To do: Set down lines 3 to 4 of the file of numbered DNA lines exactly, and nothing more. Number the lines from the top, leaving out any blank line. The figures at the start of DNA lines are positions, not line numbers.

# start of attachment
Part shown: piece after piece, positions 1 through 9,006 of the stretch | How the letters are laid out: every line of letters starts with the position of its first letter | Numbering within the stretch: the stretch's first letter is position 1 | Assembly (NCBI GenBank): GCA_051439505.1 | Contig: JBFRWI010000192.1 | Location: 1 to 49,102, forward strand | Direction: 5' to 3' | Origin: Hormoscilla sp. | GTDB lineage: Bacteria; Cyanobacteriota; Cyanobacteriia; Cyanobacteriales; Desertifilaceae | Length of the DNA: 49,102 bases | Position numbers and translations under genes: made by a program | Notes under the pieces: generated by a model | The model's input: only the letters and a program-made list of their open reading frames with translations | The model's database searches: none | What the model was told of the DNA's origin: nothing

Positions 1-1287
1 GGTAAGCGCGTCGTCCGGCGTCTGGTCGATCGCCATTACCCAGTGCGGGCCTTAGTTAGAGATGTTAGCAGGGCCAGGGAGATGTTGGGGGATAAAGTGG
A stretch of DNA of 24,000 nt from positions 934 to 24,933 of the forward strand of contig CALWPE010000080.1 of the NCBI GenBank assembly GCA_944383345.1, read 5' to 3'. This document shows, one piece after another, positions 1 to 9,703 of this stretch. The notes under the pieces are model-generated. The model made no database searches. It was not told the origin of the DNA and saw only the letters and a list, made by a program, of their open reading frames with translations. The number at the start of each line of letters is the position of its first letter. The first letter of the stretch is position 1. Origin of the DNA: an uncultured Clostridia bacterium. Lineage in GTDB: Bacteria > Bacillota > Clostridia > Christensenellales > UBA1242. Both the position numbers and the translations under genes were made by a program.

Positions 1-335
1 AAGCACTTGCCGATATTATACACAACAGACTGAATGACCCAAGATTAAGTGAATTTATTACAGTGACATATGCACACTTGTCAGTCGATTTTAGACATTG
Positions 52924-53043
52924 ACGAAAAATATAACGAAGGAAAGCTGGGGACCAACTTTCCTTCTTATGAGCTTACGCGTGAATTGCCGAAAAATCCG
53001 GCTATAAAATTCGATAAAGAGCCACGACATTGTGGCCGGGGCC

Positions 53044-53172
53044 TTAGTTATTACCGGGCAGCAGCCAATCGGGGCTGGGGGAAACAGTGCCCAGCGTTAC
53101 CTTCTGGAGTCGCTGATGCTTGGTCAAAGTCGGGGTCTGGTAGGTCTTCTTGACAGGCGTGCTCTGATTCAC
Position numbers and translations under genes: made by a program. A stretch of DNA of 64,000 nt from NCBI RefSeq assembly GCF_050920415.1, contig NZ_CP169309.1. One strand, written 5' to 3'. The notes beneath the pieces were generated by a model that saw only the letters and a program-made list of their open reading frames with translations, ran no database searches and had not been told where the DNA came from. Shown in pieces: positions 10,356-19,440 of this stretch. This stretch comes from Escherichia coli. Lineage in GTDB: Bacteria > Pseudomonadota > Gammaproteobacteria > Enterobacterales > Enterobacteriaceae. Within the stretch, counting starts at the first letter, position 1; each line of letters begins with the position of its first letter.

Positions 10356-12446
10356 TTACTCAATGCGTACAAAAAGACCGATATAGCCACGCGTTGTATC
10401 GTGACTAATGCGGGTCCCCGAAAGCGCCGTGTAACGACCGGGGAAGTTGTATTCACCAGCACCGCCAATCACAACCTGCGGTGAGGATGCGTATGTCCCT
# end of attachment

1 GGTAAGCGCGTCGTCCGGCGTCTGGTCGATCGCCATTACCCAGTGCGGGCCTTAGTTAGAGATGTTAGCAGGGCCAGGGAGATGTTGGGGGATAAAGTGG
A stretch of DNA of 24,000 nt from positions 934 to 24,933 of the forward strand of contig CALWPE010000080.1 of the NCBI GenBank assembly GCA_944383345.1, read 5' to 3'. This document shows, one piece after another, positions 1 to 9,703 of this stretch. The notes under the pieces are model-generated. The model made no database searches. It was not told the origin of the DNA and saw only the letters and a list, made by a program, of their open reading frames with translations. The number at the start of each line of letters is the position of its first letter. The first letter of the stretch is position 1. Origin of the DNA: an uncultured Clostridia bacterium. Lineage in GTDB: Bacteria > Bacillota > Clostridia > Christensenellales > UBA1242. Both the position numbers and the translations under genes were made by a program.